Shirley Graves Kennedy arrived in Santa Barbara in 1970 where she found a small, marginalized African American community and other people of color who faced job and housing discrimination, were excluded from the arts, and were often treated unfairly in the school system. She became involved in all these issues, as an organizer and spokeswoman and activist. After the age of 40, she completed her degree at UCSB and went on to earn a Ph.D. in Political Science in Government from Claremont University. She then became a faculty member in the UCSB Department of Black Studies and served for over ten years as the Center for Black Studies Community Affairs coordinator. During all those years, she endeavored to connect the university with the community and build bridges between town and gown, as she called it. She always understood that scholarship and research must ultimate lead to societal transformation and worked relentlessly to transform the Santa Barbara community with her commitment to social justice, activism, and democracy. In 2000 the Santa Barbara community honored Dr. Kennedy as one of the most important city residents of the past century.
Dr. Shirley Kennedy worked tirelessly to support Santa Barbara’s African American community, increase diversity in the arts, and create closer connections between UCSB and the community. Her papers and archives tell the story of an extraordinary life of dedicated service and great impact—the contributions of a local civil rights activist. As a way of honoring the struggles of the past and inspiring the activism of the future, this archive also tells the story of a political and social history of the Santa Barbara community. Dr. Kennedy organized African Americans, other people of color, and all progressive communities united to fight against job and housing discrimination, exclusion from arts institutions, and unfair treatment in schools. The archives preserved by the Center will be housed at UCSB's Davidson Library.
This archive is part of the Center’s larger oral history projects that document the work and engagement of local African American activists, educators, politicians, artists who have contributed to the struggle for human rights in the larger Santa Barbara community.
SHIRLEY KENNEDY DOCUMENTARY
It Was All of Us: Dr. Shirley Kennedy, The Life of an Activist: It was our desire to highlight the life and work of Dr. Kennedy herself in a documentary film that would showcase the life of a local civil rights leader and present a model for social activism. It is our belief that familiar models such as Dr. Martin Luther King, Jr. and César Chávez are extremely powerful icons, but it is also important to honor extraordinary lives who have local relevance. The film gathered over 30 participants who elucidate the different areas of influence that Dr. Kennedy had in our community. It is a fitting tribute, and the hope is that those who never met her will gain inspiration and insight from watching it.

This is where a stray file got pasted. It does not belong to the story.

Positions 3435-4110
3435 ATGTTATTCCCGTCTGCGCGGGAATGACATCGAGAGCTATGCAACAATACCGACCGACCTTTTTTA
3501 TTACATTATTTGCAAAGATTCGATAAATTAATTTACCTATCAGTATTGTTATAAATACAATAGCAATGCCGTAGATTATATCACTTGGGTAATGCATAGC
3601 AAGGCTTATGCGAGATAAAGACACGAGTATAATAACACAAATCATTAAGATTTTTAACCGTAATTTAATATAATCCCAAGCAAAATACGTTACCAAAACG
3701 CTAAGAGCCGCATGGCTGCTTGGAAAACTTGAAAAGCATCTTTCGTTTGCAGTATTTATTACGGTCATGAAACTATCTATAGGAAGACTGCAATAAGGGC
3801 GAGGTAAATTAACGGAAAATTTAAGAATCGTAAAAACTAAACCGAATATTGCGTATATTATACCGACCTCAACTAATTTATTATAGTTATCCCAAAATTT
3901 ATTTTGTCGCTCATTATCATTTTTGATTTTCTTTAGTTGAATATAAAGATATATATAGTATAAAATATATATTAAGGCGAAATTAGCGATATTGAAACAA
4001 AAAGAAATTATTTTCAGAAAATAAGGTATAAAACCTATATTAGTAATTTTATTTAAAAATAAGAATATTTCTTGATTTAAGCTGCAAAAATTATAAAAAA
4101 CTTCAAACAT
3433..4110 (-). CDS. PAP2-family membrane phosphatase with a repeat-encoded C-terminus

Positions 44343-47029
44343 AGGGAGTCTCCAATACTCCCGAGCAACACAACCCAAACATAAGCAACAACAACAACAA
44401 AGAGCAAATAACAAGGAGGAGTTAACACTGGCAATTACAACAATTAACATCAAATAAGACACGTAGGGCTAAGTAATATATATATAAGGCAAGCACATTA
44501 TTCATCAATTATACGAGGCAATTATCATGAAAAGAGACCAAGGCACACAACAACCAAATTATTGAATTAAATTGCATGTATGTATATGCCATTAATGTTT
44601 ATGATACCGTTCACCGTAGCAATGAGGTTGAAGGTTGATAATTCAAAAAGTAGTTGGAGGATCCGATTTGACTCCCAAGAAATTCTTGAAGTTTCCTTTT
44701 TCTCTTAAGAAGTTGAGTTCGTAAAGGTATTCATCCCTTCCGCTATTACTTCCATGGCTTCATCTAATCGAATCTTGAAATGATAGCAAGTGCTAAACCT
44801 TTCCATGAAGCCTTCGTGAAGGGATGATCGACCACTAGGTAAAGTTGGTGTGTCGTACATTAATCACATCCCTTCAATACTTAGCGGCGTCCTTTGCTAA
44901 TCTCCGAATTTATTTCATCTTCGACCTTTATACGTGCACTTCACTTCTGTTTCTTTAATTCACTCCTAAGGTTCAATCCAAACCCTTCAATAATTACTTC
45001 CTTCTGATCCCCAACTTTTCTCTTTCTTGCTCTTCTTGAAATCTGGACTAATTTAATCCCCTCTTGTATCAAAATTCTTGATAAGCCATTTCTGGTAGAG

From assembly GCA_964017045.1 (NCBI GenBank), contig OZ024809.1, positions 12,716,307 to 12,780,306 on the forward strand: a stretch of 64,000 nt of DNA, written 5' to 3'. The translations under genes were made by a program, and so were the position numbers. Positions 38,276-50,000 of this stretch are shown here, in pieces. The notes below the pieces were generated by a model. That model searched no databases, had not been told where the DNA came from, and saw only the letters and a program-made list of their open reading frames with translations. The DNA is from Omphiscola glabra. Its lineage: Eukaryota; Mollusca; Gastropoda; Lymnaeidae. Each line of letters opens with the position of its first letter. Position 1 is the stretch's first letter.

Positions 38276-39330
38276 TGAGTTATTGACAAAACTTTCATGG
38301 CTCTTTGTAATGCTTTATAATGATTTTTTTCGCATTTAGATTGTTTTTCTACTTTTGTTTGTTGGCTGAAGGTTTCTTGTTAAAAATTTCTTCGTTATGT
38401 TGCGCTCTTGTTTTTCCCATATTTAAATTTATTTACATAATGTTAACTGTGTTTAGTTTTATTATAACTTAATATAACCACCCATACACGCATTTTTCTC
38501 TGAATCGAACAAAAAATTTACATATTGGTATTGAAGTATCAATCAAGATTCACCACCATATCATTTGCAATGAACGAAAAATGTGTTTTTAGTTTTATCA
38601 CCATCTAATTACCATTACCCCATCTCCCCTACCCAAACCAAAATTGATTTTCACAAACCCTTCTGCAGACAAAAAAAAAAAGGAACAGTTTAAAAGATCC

After the passing of her own mother, Mrs. Graves, in 1983, Dr. Kennedy established a small endowment that she called the Combined Black Studies Funds to support student research on the African-American experience. The Kennedy/Graves endowment supports undergraduate and graduate students in any academic discipline who are doing research that pertains to Black Studies. The awards also recognizes engaged scholarship that promotes social justice and progressive education in our communities. Today the Division of Student Affairs is proud to support the Kennedy/Graves endowment for Academic Engagement and Activism in the spirit of Dr. Shirley Kennedy, who honored our past and inspired future change.
Shirley Kennedy Memorial Lecture
After her death in 2003, the Center for Black Studies Research established an annual lecture in her name. The Shirley Kennedy Memorial Lecture celebrates the progressive work that she did in Santa Barbara for over forty years and aims at maintaining the ideals and principles that she stood for in the continued efforts of the community to effect social change. The Shirley Kennedy Memorial Lecture bridges academic research with real community concerns. It recognizes and honors the life of an activist and scholar and educates the general public about issues of social justice.
The broad campus and community support we have received for this lecture is a testament not only to Dr. Kennedy’s enduring memory but to the compelling nature of the issues that she worked on/for and was so passionate about. Past speakers include Robert Bullard (Race, Place, and Environmental Justice after Hurricane Katrina), Lani Guinier (Becoming Gentlemen: Women, Law School, and Institutional Change), Manning Marable (Speaking Truth to Power), and Beverly Daniel Tatum (Why Are All the Black Kids Sitting Together in the Cafeteria?). In 2017 Patrick Polk, Curator at the UCLA Fowler Museum, served as speaker of this annual lecture series.